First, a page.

people coming to our competi-
tions, it's really a matter of sell-
ing Michigan," she said.
"If you are an individual who
wants the dog-and-pony show,
then Michigan's not the right
place for you to go to school
anyway. You need to be coming

to school here because you're
serious about your education,
you want to get the most valu-
able degree that's available
to you and you want to have a
great experience."
You probably think every
coach claims to sell the educa-
tion. And they do. But there's
something different about gym-
nastics.
"Stereotypically, gymndsts
are very good students, good
time managers," Plocki admit-
ted.
If you think about it, a career
in gymnastics has about the
shortest career span out there.
Gymnastics isn't a profession
for hardly anyone. You're not
going to be competing at 28, so
it only makes sense to sell Mich-

Despite loss, Wolverines turn in
their best performance of year

igan, to sell the education.
The largest circuit is the
Olympics, where gymnastics
truly thrives.and consistently
earns some of the highest view-
ership of the Olympic Games.
But if you're in college, you're
probably past your prime for
international competition, so
selecting a college isn't an ath-
letics decision as much as it is a
career decision.
"We feel like we can offer the
package between the national
championship-caliber athletic
program and the Ivy League-
quality education," Plocki said.
While she didn't hesitate to
praise the dedication of the fans
that do trickle into the Crisler
Center for competitions, Plocki
did admit that finding ways
to fill seats is still a work in
progress. Huge banners are up
around Briarwood Mall, a few
miles from campus, showing an
athlete or two and the season
schedule.
It's hard to attract that atten-
tion.
"We continually strive to get
the word out," Plocki said. "If
people develop an interest in
wanting to come out and check
out the sport of women's gym-
nastics, they'll see why there
are 13,000 people who go to a
gym meet in Alabama, Utah,
Georgia.
"It's really a fabulous event,
These athletes are genuinely
athletes, and the things that
they do are pretty incredible.
It's just a great sport and if you
come once you typically really
enjoy it and want to continue to
come back."
So, surprise yourself and
give ita chance, make your way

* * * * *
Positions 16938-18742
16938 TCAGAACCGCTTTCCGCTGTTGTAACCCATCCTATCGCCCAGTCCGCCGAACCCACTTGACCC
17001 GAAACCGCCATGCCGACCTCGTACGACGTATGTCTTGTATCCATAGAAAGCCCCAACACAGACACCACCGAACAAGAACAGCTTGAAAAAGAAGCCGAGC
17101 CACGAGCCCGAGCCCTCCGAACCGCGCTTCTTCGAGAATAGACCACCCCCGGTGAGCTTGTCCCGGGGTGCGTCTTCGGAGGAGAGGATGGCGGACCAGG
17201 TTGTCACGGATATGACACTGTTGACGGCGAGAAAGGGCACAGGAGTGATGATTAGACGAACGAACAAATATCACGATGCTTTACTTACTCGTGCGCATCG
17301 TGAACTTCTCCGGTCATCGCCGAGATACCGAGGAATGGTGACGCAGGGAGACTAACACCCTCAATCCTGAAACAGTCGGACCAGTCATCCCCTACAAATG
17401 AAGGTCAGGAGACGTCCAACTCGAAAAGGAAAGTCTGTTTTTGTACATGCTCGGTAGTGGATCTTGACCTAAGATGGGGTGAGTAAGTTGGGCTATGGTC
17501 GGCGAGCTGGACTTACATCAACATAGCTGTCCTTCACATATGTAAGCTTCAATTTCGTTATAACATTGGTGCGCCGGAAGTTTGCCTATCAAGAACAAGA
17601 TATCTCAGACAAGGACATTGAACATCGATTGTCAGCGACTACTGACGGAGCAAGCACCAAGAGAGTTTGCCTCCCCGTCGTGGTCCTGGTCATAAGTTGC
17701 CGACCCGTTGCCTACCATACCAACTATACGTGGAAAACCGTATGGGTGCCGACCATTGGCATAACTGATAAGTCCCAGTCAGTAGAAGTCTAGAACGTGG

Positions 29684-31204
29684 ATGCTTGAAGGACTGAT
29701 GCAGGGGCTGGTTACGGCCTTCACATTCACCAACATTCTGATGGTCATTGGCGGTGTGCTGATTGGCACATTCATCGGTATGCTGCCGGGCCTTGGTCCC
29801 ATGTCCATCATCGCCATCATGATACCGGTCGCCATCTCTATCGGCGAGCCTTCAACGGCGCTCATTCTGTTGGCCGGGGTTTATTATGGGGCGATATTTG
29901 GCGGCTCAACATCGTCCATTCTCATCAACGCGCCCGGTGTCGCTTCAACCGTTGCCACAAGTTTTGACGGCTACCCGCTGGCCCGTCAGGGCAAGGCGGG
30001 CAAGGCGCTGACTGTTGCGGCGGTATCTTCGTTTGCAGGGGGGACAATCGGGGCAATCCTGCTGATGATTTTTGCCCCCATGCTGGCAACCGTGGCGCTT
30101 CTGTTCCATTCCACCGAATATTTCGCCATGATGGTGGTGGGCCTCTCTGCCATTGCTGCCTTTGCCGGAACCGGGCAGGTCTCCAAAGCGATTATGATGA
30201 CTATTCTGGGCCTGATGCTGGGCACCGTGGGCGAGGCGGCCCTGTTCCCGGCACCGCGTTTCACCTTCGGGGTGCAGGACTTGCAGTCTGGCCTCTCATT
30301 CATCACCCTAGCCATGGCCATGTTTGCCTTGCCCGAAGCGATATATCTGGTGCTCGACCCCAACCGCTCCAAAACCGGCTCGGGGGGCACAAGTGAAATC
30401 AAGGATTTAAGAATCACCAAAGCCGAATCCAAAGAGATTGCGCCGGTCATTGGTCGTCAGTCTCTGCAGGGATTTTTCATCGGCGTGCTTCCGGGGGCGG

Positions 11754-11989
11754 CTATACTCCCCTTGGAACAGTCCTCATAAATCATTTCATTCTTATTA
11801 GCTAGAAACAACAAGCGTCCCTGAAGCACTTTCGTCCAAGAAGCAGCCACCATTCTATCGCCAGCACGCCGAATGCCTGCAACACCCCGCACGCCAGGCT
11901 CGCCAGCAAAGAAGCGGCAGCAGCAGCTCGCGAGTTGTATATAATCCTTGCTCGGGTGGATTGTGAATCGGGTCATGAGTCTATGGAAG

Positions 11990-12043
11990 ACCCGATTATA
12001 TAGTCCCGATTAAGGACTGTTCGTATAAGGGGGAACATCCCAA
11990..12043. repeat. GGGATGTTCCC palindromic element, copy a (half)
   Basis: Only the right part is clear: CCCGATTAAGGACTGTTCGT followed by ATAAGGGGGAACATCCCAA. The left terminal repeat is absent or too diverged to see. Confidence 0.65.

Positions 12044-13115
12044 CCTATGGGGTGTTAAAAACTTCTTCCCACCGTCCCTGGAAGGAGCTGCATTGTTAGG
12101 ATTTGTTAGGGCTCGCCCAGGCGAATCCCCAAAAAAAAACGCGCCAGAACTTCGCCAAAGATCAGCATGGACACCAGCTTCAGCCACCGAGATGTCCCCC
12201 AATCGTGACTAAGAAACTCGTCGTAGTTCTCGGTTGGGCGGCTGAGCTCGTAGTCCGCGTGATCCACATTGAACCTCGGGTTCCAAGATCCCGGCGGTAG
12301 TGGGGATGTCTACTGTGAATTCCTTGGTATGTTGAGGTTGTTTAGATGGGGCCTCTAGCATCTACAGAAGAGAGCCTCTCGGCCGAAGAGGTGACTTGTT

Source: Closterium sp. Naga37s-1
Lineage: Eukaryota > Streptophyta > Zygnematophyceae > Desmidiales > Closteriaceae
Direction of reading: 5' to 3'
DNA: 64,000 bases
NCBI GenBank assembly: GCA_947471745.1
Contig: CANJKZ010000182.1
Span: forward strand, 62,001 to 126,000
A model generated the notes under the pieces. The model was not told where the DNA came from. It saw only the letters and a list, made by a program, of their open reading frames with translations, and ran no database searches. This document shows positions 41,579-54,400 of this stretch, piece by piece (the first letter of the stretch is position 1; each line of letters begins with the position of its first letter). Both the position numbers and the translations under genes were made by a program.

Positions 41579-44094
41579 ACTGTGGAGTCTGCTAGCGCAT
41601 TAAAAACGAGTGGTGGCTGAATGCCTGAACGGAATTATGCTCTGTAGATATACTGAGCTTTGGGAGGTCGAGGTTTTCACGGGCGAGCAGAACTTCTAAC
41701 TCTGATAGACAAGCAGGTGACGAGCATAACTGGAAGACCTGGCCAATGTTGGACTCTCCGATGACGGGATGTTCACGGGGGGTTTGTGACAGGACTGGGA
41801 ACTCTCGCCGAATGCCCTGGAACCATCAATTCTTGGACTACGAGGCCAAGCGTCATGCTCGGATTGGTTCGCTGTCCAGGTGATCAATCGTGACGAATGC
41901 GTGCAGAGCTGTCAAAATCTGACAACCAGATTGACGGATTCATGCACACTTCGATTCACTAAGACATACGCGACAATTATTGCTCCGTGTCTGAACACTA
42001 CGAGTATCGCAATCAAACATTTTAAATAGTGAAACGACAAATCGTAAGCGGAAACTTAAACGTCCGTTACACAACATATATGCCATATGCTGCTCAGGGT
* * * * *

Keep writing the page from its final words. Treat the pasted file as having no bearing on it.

down on a Friday night. It'll be
worth your time.
It's tough to get out of the
shadows at Michigan, but there
just might be enough room for
two No. 1s at Crisler.
- Nesbitt can be reached
at stnesbit@umich.edu and on
Twitter: @stephenjnesbitt.

By CINDY YU
For The Daily
On Saturday night, the -No. 1
Michigan women's gymnastics
team showed consistency and
improvement by recording its
best road score of the season.
"What we're doing currently
is working really well for us,"
said sophomore Sachi Sugiya-
ma. "I couldn't ask for a better
team."
Michigan finished runner-
up at the quad meet hosted at
the Minnesota Sports Pavilion
by a close margin, losing to No.
12 Minnesota, 196.800-196.775.
No. 20 Central Michigan and
Iowa State finished third and
fourth, respectively.
"I am very proud of this
team," said Michigan coach
Bev Plocki. "I actually thought
that this might have been the
best performance of the season
so far, even though the score

didn't reflect it."
The captains - junior Joan-
na Sampson and senior Katie
Zurales - led 'the team with
second- and third-place finish-
es in the all-around. Sampson
also took first in the uneven
bars while Zurales tied for sec-
ond on the balance beam.
The Wolverines started the
meet with an impressive 49.100
on the uneven bars, and per-
formed strongly despite a fall
from freshman Lindsay Wil-
liams.
The other five Michigan
gymnasts recorded scores of
9.800 or better, dropping Wil-
liams' 9.225 out of contention.
Sampson led with a 9.850 while
Sugiyama and senior Brittnee
Martinez tied for second with
9.825s. Junior Shelby Gies and
Zurales followed with a pair of
9.800s.
Michigan recorded another
49.100 on the balance beam for

a team total of 93.200 - tying
it with Minnesota for the early
lead. Gies and Zurales scored
identically yetagain for second-
place finishes on beam with
9.850's. Junior Reema Zakharia
was added to the beam lineup
for the first time this season,
and her score of 9.775 tied her
career best.
After earning a 49.250 on